Football Terms – Indianapolis Combine
The NFL Combine is held in late February every year, and this is a several days event held in Indianapolis where the NFL teams gather the top 200 or so players for tests. These tests include 40-times, vertical jumping, strength tests, height and weight tests, IQ testing and interviews.
While teams already have ideas about where a player goes on their draft board due to extensive live scouting and film scouting, the NFL Combine changes perceptions on a number of players every year. Certain players move up and down the NFL draft board due to what is seen at the Indianapolis combine.
Some players come to the draft combine out of shape or injures, and therefore their workouts may be disappointing. Others have impressive workouts which help them rise in the rankings. Scouts and coaches sometimes complain about "workout warriors" who test well, but can’t play when it comes game time. This works both ways. I’ll use two examples.
Workout Warriors – LaDainian Tomlinson
Ladainian Tomlinson came to the 2001 NFL Combine as the running back with the best numbers in college football that year. But because he played for the TCU Horned Frogs in a lesser conference, most teams had him rated as a late 1st round or early 2nd round selection.
When LT ran his 40 yard dash at the combine, though, he ran a 4.3 40 time, which is considered blazing speed. Suddenly, Tomlinson’s college numbers took on a new light, because he projected as a potential star on the NFL level. LT2 rocketed up draft boards and was selected 5th overall.
Workout Warrior – Kyle Boller
Kyle Boller had an average college career capped off with a stellar senior season. His arm strength and mobility were thought to be 1st round potential, but the talent had not really translated to production throughout most of his college career. He was considered a last 1st, early 2nd round talent.
But on his workout for pro scouts (He skipped some of the workouts at the NFL Combine in lieu of a private workout, which happens with certain star players.) At the workout, Kyle Boller decided to show his arm strength. Boller got on his knees at the 50-yard line and threw the ball through the uprights from midfield. This was a feat the scouts had never seen, and Boller rocketed up the draft board. Kyle Boller was drafted 9th overall.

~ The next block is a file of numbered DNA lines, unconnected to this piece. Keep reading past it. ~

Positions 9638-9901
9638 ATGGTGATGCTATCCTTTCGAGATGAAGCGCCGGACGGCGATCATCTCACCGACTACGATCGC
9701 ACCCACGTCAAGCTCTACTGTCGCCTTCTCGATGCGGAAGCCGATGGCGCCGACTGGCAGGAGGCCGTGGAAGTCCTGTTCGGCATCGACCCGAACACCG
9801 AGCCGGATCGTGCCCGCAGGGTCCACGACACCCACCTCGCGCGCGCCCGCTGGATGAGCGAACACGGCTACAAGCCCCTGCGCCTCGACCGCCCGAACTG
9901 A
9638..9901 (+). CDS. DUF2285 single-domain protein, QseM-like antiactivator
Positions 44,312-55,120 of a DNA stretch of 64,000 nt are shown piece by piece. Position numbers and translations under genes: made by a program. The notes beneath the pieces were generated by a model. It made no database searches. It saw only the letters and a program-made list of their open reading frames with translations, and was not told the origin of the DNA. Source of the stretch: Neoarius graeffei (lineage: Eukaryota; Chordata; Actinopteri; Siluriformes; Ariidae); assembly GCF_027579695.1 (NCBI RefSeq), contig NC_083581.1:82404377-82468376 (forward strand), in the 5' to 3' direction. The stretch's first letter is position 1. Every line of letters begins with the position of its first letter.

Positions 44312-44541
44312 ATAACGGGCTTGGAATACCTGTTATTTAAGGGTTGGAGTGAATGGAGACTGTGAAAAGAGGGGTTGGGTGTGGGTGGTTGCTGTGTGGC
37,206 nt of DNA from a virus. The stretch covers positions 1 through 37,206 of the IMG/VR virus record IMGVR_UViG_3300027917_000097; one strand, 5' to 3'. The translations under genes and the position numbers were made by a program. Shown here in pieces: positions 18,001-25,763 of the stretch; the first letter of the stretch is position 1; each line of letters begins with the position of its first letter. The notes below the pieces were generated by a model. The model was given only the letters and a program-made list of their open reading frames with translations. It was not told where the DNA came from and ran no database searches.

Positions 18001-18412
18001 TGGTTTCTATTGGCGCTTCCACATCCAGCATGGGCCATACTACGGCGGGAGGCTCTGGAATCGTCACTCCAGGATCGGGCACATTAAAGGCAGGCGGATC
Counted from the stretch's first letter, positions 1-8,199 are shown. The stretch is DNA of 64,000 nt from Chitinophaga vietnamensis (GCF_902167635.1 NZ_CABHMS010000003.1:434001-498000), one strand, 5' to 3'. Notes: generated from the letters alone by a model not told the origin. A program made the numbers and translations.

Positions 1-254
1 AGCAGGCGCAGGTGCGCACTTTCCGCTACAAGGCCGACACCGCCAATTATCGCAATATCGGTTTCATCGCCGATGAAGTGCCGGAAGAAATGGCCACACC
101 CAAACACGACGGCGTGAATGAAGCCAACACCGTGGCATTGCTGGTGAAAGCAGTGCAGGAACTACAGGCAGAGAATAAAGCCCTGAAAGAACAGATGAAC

Of course, Ladainian Tomlinson has gone on to become one of the NFL’s best producers, perhaps its best overall player at any position and certainly the #1 running back these past few years. Though he had a great draft combine, LT ended up being more than a workout warrior.
Kyle Boller, on the other hand, has shown to be a classic workout warrior. He has arm strength, but his inaccuracy and bad decisions have kept Boller from ever becoming a solid NFL starting quarterback. The game seems to move too fast for him, and therefore Kyle Boller, despite his obvious athletic talents, is prone to turnover the ball too often.
As they say,
NFL scouting is an art — not a science. Of course, there’s a lot of science to it. NFC Scouts and GMs try to collect as much data as possible. They look at every game tape their is on a player. They test him in every way possible, to get his "measurables".
They do extensive background checks, to see what his personal past and criminal record shows. They talk to former coaches and teammates to see about the player’s work ethic, leadership and team skills. In the end, though, NFL front offices are guessing if a 20-year old kid has what it takes to play in the National Football League, or if that 20 year old will continue to be motivated to improve and learn after receiving million of dollars.
The NFL Combine is a part of this process, though only one part of the process. These days, football fans can watch large portions of the NFL Combine on the NFL Network, so you can see what it’s all about in the comfort of your own living room.